In his letter published in last week’s paper, Ron Makela offered a “proposal” to eliminate “the madness” of legal actions against county officials, who are sworn to uphold the Code of Virginia, the Code of Rappahannock County, and the Constitution.
Mr. Makela suggested that county officials “may have unintentionally not followed the letter of the law,” and that costly legal actions have resulted from those unlawful omissions. I might point out that ignorance of the laws offers no excuses.
To add fuel to the issue, the recent court ruling last week (22nd January) against one of the Supervisors revealed that he had committed not one but FOUR additional infractions of the laws, as recently as just last month, at the December 2018 Board of Supervisors meeting.
Unless I’m mistaken, it appears that the primary reason why our county officials are now making attempts to intentionally comply with the laws is because of the legal actions being brought by Rappahannock taxpayers to ensure that our county officials ARE understanding and complying with the laws.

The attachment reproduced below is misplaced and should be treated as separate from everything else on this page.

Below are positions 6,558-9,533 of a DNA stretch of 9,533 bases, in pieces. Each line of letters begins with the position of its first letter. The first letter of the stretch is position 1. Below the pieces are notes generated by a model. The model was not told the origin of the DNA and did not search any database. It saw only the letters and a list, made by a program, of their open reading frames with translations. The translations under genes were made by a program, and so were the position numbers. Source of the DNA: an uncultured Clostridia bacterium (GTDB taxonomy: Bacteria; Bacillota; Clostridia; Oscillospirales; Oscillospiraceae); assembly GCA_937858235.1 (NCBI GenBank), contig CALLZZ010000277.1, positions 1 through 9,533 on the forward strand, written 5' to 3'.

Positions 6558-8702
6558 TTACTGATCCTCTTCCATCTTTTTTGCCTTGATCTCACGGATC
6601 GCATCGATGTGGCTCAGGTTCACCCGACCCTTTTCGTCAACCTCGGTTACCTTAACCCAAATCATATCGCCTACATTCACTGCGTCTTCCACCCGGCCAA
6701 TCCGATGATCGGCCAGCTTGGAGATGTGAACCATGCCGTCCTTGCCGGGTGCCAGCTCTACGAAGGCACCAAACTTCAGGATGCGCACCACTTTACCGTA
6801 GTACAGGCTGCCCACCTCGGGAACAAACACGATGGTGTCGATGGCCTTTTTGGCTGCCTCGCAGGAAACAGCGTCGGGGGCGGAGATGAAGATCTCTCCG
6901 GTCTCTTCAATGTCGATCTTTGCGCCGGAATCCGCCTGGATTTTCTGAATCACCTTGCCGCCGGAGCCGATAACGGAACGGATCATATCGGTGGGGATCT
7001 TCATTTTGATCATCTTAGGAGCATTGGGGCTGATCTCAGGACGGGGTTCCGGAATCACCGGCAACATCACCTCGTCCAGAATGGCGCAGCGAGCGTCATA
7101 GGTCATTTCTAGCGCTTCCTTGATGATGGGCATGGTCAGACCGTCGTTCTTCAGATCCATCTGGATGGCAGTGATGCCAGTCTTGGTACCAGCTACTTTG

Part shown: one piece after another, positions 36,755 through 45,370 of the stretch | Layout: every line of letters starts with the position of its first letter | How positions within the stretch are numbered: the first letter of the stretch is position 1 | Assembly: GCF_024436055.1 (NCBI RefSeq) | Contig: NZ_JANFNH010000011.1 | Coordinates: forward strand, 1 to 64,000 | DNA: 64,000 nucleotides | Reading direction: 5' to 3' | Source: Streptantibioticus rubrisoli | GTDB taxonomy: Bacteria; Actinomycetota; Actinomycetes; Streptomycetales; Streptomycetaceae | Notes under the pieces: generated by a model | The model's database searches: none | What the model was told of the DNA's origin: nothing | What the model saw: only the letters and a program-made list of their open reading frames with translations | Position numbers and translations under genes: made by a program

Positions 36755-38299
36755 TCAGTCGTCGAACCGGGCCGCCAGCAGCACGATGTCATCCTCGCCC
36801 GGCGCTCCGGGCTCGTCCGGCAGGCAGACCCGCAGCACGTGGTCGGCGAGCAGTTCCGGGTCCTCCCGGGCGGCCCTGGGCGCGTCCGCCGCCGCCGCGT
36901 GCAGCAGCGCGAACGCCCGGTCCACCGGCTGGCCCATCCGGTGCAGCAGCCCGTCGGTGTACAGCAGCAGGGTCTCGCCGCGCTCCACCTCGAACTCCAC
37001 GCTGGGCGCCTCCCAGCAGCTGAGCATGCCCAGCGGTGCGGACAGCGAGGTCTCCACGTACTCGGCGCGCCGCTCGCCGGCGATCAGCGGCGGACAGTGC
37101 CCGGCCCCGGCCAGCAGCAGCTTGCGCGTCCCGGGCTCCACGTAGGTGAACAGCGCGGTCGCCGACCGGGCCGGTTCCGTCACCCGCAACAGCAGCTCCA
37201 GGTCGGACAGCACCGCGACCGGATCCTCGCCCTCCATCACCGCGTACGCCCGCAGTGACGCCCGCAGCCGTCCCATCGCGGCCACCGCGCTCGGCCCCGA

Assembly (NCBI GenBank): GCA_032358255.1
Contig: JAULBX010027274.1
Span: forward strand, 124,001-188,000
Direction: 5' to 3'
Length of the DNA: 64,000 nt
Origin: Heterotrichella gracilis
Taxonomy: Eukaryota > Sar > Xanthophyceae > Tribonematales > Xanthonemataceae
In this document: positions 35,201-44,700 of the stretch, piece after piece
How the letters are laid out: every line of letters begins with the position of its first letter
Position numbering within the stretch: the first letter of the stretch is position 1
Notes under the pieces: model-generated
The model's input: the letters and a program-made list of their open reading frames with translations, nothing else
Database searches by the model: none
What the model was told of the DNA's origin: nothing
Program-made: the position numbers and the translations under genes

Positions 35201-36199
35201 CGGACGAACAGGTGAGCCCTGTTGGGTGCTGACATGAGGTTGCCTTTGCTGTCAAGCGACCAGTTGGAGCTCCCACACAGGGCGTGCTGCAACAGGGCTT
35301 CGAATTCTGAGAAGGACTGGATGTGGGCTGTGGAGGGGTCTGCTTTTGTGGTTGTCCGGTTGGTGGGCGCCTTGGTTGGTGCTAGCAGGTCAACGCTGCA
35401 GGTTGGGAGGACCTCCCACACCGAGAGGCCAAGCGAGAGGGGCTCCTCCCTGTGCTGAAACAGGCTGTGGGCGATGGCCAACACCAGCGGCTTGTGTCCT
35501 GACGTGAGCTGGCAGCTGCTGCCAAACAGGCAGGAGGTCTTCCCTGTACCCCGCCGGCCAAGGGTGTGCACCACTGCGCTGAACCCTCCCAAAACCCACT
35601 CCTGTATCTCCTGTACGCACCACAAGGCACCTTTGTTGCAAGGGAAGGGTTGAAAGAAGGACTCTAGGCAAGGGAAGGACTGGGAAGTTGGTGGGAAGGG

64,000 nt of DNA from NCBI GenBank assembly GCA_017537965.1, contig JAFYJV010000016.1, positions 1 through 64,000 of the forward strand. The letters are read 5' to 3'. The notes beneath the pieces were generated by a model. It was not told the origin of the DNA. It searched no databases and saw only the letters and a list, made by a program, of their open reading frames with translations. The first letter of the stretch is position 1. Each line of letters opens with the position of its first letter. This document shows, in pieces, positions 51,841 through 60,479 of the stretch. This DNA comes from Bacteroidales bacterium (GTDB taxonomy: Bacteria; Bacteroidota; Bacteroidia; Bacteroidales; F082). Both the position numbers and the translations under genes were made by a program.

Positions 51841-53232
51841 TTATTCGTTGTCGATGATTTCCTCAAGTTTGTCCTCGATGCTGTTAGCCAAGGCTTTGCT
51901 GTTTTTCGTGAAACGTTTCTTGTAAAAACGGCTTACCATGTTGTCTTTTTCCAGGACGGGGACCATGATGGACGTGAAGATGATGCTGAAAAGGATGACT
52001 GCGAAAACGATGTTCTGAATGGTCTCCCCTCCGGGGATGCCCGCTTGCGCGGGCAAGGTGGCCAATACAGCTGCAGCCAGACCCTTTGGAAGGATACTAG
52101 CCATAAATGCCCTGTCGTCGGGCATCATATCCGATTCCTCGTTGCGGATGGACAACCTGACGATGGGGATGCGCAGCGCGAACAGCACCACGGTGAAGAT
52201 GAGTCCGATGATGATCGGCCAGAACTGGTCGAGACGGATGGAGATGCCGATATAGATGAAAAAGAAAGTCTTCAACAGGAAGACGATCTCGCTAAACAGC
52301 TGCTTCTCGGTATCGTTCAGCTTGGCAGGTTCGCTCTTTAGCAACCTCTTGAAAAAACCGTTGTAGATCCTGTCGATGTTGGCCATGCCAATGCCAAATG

A better solution, I would suggest to Mr. Makela and we county’s taxpayers, is for the county officials to understand and comply with the laws every moment they are in office, and to carefully think about how they are doing the jobs they were elected or appointed to perform. The apparent ignorance of the laws, intentional or unintentional, is why the legal actions were filed in the first place.
To anyone considering taking an elected or appointed position in the Rappahannock County government, becoming well-versed in the Code of Virginia and the Code of Rappahannock ought to be a vital personal responsibility before making any serious efforts towards serving in public office.
Until and unless our county elected and appointed officials, now and in the future, take the necessary time to read, understand, and comply with the laws of the county and of the Commonwealth, the “madness” is, most assuredly, likely to continue.
The writer lives in Amissville